- Feed Rate: Measured in inches per minute (IPM) or millimeters per minute, it determines how quickly the bit advances through the material. A too-fast feed rate might result in a rough finish or even break the bit, while a too-slow rate can cause burning and reduce bit lifespan.
- Spindle Speed: Given in revolutions per minute (RPM), this denotes how fast the CNC bit rotates. A high RPM is ideal for softer materials to ensure clean cuts, while harder materials might require a reduced RPM to prevent excessive heat and wear on the bit.
Balancing these two parameters is crucial. Many manufacturers provide recommended speed and feed charts for their bits, considering different materials. It’s also wise to do test cuts to determine the optimal settings for a specific project.
Specialty Bits for Advanced Operations
As CNC machining grows in complexity and application, specialty bits have emerged to tackle specific jobs:
- Tapered End Mills: These bits are used for intricate carving in molds and dies. They offer both strength (due to their thicker base) and precision (thanks to their narrow tip).
- Dovetail Cutters: As the name suggests, these are used to create dovetail joints, a popular and robust woodworking joint.
- Face Mills: These have multiple cutting edges on the face and are used for achieving flat, smooth surfaces, especially in metal machining.
- Thread Mills: Designed to cut threads into holes, these bits are a boon for applications where threaded parts are necessary.
Safe Practices: Protecting Both Machine and Operator
Safety should always be paramount when working with CNC machines and bits. Always ensure that:
- The bit is securely mounted to prevent wobbling or dislodging.
- You’re using the correct bit type and size for the material and operation.
- Proper protective equipment, like safety glasses and ear protection, is worn during machine operation.
- The machine’s enclosure or shield is in place to protect against flying debris.
Regularly inspect your CNC machine for any signs of wear or damage. Regular maintenance ensures both safety and consistent performance.
The Evolving Landscape of CNC Bits
With advancements in materials science and manufacturing techniques, the world of CNC bits is continuously evolving. We’re seeing the rise of bits made with nano-composite materials, coatings that reduce heat buildup, and geometries optimized using machine learning and AI.
Choose the right router bit shape for your project
Are you making straight cuts in plywood? Then get a high-quality spiral end mill. End mills come in many different diameters. You can choose an upward or downward cut.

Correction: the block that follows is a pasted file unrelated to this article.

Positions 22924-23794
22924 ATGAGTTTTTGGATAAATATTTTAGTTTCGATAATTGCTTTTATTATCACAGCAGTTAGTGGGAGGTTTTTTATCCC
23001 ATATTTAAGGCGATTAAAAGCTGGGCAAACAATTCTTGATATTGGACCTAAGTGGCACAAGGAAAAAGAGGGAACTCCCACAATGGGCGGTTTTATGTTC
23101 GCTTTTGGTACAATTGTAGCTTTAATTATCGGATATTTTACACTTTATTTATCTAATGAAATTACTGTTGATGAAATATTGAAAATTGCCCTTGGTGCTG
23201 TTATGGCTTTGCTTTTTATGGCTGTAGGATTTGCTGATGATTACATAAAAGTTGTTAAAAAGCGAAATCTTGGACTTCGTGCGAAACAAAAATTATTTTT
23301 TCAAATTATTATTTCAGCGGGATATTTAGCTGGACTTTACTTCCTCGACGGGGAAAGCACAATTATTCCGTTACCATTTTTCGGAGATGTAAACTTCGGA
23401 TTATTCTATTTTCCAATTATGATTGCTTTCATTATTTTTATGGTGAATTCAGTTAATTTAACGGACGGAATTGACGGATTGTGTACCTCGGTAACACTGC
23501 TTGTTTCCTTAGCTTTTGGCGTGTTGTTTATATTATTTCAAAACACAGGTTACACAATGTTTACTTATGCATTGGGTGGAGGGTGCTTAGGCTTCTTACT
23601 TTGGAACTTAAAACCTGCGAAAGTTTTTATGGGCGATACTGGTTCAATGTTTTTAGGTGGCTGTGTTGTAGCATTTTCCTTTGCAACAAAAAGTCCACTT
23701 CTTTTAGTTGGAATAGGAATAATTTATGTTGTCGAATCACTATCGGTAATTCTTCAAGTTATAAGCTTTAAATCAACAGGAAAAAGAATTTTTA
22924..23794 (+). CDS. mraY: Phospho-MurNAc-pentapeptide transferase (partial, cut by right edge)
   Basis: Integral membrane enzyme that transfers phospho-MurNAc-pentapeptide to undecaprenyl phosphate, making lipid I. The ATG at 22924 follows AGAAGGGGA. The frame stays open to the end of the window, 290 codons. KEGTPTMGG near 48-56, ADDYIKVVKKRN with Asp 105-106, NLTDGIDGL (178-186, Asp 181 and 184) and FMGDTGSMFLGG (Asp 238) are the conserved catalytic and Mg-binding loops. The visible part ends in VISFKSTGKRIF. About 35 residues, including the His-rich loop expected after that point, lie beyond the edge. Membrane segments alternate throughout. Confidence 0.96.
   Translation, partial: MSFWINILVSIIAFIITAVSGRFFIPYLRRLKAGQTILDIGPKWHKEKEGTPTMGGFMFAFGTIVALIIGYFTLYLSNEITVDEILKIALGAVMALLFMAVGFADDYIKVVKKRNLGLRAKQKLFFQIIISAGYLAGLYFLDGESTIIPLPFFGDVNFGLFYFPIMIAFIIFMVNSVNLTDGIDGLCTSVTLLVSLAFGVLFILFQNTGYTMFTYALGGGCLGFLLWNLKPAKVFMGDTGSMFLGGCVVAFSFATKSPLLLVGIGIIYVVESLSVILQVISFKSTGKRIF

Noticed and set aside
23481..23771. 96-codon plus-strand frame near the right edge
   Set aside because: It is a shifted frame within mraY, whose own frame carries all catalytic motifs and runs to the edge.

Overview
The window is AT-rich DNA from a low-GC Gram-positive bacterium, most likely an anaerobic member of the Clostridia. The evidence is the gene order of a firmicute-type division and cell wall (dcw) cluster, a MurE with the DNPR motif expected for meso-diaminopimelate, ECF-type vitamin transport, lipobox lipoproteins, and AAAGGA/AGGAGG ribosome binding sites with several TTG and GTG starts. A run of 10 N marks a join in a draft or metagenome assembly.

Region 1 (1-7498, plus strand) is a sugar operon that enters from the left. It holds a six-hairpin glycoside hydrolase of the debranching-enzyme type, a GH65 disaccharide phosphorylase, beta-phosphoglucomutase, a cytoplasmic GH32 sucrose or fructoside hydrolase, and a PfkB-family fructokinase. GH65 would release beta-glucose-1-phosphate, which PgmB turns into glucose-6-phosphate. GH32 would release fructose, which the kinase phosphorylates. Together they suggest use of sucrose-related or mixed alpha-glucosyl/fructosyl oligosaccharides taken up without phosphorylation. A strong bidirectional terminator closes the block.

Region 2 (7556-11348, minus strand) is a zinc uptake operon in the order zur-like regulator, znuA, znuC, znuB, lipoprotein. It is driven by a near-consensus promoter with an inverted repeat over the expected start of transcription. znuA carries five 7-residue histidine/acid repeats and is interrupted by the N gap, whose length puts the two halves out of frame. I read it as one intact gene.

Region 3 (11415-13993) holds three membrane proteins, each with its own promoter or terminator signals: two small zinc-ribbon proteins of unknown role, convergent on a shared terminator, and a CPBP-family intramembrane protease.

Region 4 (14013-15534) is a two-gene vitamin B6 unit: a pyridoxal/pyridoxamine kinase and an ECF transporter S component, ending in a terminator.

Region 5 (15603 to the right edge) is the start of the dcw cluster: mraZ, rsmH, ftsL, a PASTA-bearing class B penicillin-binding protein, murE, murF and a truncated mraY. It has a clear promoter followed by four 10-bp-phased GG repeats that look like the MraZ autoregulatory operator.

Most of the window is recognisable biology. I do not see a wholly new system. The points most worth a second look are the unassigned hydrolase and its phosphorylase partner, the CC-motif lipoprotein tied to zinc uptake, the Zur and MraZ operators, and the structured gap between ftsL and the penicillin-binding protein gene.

Are you carving a large three-dimensional outline or sculpture? You’ll need a ball-nose bit of the right size for the level of detail in your model. Ball-nose (aka contouring) bits are great for 3D carving (think of a topographical map or the grape relief on a wine store sign). (Think of a topographical map or a wine store sign.) You can use just the tip to carve details and smooth contours, or you can move a lot of material like an end mill.
For complex 3D engraving, consider a tapered ball nose bit like this one. A slight angle on the cutting edge can make tool marks parallel to the material surface less noticeable.
If you are flattening a large board, or if you are responsible for maintaining the spoilboard on your CNC router, a spoilboard cutter or flycutter bit is useful. These bits are made to scoop up the surface and leave a smooth, flat finish. I recently upgraded to a 2 1/2″ bit and I love it. Its got four cutting edges and is what is known as an “insert” bit, which means the blade can be removed for resharpening or replacement. It’s an investment bit, but it’s worth every penny. I love to use it to flatten table tops.
Choose the right bit for your material
Hardwood? Plywood? Laminated particle board? Plastic? Aluminum?
Many manufacturers produce bits that are specific to the material. Bits for hardwood are designed to leave a clean edge. Bits for plywood and laminates are designed not to crush the outer veneer layers. Bits for plastics are designed not to melt excessively. Aluminum cutting bits are designed to efficiently remove chips to avoid rewelding (heated chips fusing to the hot cutting tool). Many bits can be used for multiple purposes, so if you are in the prototyping stage of a project, you may not need to purchase 30 bits right away. A good all-purpose bit is a two-flute upcutting spiral bit.